2. Load your video, right click it and Select Entire Clip.
  3. Drag the video into the Timeline at the bottom of the screen to allow editing.
  4. Right click on the Timeline and select Detach Audio. This splits the Timeline into pure video and pure audio.
  5. Select the audio track and hit Delete.
  6. Select Export in the menu and save the video somewhere.

Save the media as a different file than the original to ensure you can undo or redo any changes from the original. You can delete the original later should you want to.

Remove the audio track from a video on mobile

You might be working directly from your smartphone or tablet and don’t have a chance to get back to a desktop PC, or you may not have access to a desktop. Mobile-only solutions are less feature-laden, but if all you need to do is strip out audio, then a single-purpose app can get the job done for you.

For Android, try Mute Video, Silent Video. It does exactly what it says on the label – it takes a video shot on your phone and removes the audio track before saving it. You can then use the video as you see fit.

For iOS, try Mute Video. It works in much the same way. It has a mini timeline where you can edit your video and save while removing the audio track. It works well and then enables you to save or download to another device should you wish to.

The only real downside of the smartphone-based apps is that they are significantly slower than desktop software. Mobile CPUs aren’t really up to the challenge of handling large video files quickly (other than to play them) and so it may take a while. If speed counts, then a desktop solution is the way to go.

Remove the audio with a web-based tool

If you have a slow computer but a decent Internet connection, then using a web-based tool to remove your audio track might be the way to go. There are many tools available, but I have had success using Kapwing Mute Video. Kapwing has other free video tools available online, but in this case the mute video tool does all we need. It also gives you the ability to trim off material from the beginning and/or end of the video, which might be a helpful extra tool. The resulting video doesn’t have a watermark and the service is very fast.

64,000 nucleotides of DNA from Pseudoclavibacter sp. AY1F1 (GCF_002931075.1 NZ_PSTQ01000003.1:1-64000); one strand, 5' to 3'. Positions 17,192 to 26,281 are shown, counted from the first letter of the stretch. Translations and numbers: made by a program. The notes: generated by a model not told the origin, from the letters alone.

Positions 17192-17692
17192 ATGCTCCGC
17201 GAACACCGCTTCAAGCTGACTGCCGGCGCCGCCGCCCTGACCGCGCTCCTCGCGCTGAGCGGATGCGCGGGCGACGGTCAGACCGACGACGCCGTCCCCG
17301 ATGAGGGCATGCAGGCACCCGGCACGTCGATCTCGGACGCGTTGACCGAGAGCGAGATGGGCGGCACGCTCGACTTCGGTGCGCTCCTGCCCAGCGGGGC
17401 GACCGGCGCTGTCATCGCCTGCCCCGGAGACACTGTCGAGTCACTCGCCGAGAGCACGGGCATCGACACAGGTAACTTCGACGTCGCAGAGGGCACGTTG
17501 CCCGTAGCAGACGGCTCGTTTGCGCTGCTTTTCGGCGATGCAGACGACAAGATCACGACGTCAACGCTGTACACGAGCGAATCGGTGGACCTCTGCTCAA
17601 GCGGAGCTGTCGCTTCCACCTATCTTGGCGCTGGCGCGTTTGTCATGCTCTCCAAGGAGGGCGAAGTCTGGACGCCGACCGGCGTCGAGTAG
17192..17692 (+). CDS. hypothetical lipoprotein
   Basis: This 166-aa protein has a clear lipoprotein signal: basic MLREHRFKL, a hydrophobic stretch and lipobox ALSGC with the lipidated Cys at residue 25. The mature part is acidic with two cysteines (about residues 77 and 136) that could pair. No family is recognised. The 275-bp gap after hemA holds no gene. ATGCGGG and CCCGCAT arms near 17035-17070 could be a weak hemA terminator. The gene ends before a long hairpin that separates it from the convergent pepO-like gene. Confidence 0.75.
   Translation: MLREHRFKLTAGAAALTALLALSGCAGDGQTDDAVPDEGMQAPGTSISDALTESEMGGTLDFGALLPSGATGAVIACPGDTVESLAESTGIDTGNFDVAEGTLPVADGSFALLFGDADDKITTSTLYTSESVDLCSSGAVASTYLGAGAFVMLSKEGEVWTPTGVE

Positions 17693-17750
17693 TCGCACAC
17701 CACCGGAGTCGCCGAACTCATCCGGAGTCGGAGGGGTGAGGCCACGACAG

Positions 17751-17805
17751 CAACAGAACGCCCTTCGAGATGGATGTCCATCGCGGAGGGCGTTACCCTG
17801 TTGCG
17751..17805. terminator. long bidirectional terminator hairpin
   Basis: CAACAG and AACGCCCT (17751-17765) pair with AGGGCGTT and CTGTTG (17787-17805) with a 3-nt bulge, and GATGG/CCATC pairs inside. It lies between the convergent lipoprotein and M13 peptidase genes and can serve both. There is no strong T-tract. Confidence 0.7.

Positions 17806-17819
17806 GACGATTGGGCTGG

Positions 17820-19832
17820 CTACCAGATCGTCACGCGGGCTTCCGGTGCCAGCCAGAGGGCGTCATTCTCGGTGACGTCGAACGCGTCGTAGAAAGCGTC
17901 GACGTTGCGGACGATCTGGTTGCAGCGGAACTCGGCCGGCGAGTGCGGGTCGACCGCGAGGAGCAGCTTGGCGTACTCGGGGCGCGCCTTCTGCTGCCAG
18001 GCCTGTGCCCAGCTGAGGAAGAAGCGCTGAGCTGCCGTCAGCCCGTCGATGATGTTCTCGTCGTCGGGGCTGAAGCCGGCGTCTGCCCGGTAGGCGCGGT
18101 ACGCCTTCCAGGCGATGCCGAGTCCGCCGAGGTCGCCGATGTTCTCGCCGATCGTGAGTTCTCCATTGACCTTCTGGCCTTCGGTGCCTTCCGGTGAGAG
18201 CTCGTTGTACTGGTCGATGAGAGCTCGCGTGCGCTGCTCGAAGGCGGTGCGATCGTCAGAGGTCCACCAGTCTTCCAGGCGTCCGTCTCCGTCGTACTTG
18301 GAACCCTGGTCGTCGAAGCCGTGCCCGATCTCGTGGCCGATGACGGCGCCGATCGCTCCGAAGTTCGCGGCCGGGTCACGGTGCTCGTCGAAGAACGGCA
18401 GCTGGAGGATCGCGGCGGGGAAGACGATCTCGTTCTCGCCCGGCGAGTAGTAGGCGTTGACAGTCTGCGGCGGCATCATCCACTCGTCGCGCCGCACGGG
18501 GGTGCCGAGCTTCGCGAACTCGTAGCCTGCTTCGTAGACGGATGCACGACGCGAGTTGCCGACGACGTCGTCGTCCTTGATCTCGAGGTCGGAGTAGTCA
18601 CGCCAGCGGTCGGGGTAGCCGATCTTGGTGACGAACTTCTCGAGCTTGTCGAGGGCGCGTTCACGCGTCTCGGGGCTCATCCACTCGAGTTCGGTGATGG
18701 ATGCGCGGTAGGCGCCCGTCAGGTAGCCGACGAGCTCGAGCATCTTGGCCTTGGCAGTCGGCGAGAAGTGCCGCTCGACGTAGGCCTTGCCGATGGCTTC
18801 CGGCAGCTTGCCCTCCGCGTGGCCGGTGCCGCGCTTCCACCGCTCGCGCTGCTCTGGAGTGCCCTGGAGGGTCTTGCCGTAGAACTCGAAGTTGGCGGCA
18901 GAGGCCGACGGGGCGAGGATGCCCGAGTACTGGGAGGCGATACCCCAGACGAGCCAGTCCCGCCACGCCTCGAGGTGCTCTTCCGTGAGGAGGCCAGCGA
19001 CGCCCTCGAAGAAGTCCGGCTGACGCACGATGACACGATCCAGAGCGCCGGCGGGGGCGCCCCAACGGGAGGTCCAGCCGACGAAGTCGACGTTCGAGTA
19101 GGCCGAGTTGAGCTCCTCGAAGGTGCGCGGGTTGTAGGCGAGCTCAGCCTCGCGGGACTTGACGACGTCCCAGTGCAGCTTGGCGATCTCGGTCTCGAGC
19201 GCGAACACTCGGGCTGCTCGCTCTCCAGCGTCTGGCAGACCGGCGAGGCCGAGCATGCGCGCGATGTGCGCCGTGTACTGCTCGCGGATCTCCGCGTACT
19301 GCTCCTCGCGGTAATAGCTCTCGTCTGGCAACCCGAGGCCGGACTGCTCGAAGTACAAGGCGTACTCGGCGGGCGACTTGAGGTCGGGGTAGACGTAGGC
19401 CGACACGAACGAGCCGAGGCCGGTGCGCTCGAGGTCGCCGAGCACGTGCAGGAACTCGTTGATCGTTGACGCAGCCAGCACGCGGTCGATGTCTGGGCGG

Got any other suggestions for removing the audio track from a video? Tell us about it below if you do!

TechJunkie has a lot more articles about handling your video needs! Take a look at our review of the best video editing software for PCs, or our review of the best editing apps for iPhone. We’ve got a tutorial on video editing from your Chromebook, and how to resize a video you’ve already recorded. We’ve even got an article on how to add music to your videos with iClips.

2 thoughts on “How To Remove the Audio Track from a Video”

kate says:
This no longer works. VLC changed their menu system. Can you do an update? The “help” for the site is utterly uselessly opaque.
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Andrew says:
I have a video with 4 audio tracks in difference languages, and I would like to resave it with just the english one so it can be played in my TV and not play another language
Reply
kundi says:
Andrew, did you ever solve this?